The first dives
Me and Deyan started doing daily dives in the cave. We laid line carefully, checking everything, marking every prospective lead. What we had seen on our first dive was nothing. It just went everywhere. The first few kilometers of line also went just like that. We had to find a cheap source of quality line, of hundreds of cave arrows, the local cave divers and explorers we asked were not helpful even with such trivial information. This only strengthened my resolve to create and fund a truly independent cave exploration project and to work only with close friends on it. This certainly turned out to be a right decision. When the days became months and the months became the first year of exploration, our cave diving skills and experience had improved drastically. The length of our dives was also reaching 3+ hours.The cave was already more than 6 kilometers long, and was already the longest single entrance underwater cave in the world – something I didn’t know back then, and something I wouldn’t have cared about even if i did. At that time we started to have a more serious concern – the cold.
Ixtlan Cave – the first 50 meters, 2013
Our first real challenge – the cold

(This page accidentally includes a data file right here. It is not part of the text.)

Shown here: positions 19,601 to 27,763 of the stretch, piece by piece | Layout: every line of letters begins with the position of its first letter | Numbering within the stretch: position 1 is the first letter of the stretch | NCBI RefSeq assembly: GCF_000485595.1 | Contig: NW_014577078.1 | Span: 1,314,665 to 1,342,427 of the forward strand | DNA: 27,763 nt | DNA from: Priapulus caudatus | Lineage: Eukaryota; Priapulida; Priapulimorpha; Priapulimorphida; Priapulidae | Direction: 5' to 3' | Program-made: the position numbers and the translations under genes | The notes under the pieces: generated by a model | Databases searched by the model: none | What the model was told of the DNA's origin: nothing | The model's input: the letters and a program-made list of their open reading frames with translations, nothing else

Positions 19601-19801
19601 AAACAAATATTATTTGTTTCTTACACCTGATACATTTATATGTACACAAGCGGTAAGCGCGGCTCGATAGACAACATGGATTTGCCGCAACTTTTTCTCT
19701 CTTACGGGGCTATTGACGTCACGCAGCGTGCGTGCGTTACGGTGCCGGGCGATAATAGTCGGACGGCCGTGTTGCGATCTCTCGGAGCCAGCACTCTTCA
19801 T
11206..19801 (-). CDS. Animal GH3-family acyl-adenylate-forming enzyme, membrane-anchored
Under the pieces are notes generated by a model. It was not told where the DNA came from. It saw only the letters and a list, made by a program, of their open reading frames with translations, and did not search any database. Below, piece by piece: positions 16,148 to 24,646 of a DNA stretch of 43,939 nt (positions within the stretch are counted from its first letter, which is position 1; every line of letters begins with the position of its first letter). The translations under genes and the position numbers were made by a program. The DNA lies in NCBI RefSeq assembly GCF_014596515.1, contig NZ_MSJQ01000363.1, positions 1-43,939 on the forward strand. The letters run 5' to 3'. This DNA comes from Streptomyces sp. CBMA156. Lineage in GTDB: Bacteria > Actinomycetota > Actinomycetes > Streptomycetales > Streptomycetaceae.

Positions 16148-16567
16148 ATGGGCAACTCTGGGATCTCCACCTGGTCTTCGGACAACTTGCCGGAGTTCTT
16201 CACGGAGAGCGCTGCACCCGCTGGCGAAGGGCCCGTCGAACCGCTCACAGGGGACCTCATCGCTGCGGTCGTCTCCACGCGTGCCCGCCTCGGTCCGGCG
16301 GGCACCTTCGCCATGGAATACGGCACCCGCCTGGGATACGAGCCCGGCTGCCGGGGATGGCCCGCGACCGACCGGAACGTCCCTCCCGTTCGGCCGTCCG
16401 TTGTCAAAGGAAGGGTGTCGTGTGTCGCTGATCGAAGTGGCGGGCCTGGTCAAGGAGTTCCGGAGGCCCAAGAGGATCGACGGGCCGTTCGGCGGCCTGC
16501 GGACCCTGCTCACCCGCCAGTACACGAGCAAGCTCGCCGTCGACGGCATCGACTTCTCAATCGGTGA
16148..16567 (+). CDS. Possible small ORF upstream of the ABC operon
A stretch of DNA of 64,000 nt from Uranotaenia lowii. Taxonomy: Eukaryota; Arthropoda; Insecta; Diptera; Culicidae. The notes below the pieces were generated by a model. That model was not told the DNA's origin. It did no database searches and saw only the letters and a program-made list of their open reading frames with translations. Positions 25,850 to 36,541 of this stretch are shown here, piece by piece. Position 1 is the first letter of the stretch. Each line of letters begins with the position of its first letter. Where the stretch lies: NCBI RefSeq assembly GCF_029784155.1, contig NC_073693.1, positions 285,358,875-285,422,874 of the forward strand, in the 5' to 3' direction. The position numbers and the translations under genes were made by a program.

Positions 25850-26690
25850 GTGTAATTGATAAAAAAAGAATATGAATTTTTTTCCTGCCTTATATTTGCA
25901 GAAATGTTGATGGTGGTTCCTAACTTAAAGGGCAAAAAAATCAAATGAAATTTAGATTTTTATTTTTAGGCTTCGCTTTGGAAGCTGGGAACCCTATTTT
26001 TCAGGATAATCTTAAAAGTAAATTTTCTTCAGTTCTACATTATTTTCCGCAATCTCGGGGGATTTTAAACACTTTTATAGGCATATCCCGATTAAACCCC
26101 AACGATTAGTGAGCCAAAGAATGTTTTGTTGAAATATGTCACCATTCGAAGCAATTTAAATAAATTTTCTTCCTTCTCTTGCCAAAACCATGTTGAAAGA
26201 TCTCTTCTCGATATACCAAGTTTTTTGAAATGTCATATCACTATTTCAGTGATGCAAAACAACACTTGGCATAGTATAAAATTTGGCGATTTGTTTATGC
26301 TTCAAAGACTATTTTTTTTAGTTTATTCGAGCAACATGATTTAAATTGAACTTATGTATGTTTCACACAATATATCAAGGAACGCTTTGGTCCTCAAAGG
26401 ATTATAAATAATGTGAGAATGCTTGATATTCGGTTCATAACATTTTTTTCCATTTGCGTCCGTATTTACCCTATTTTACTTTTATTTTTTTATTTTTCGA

The long exploration dives started to take their toll. In the beginning we started diving with 7mm wetsuits. The water in Ixtlan is 25C – very warm, and it was all great while it lasted. Little by little however we started feeling colder and colder at the end of our dives. Something weird was happening, our bodies somehow were accumulating stress, and cold. We learned the hard way that daily exploration dives over long periods of time were no joke. But we didn’t want to stop. First we added Lavacore undersuits. This created the equivalent of 10mm of insulation and stabilized things for a couple of months. Then we had to add another 5mm of neoprene vests, bringing the total to 15mm of insulation. Then – silk shirts. Even then – and this was sometime during the second year – all this was no longer enough. We emerged from our dives blue and shaking. This was not good – at that point I was seriously concerned that we may need to stop. There was only one option of course – dry suits. We got some to test out, it was a complete disaster. I realized that I had developed a style of diving and have reached a level of skill where I was constantly negotiating 3D narrow passages and restrictions. Despite the fact that I was very comfortable with dry suit manipulation and diving, it quickly became apparent that this type of exploration was not possible with a dry suit. Suddenly half of our cave became inaccessible for us. Clearly this was not a solution. We had to somehow stick to wetsuits which gave us the possibility of unrestricted movement through no-mount passages. Somewhere at this point we went to a DEMA show in the US and saw a stand with Chinese Thermolution battery heated vests. Despite the very high cost we got a few, with optional high capacity batteries. This changed the game for the next 6 months or so – suddenly we were again feeling very warm and comfortable. Until they all failed and it turned out that the manufacturer had no intention whatsoever to stand behind their product. In the garbage bin they went and we found the perfect solution with semi-dry. In the meantime however we had hit a second obstacle – distance and the limits of staged diving.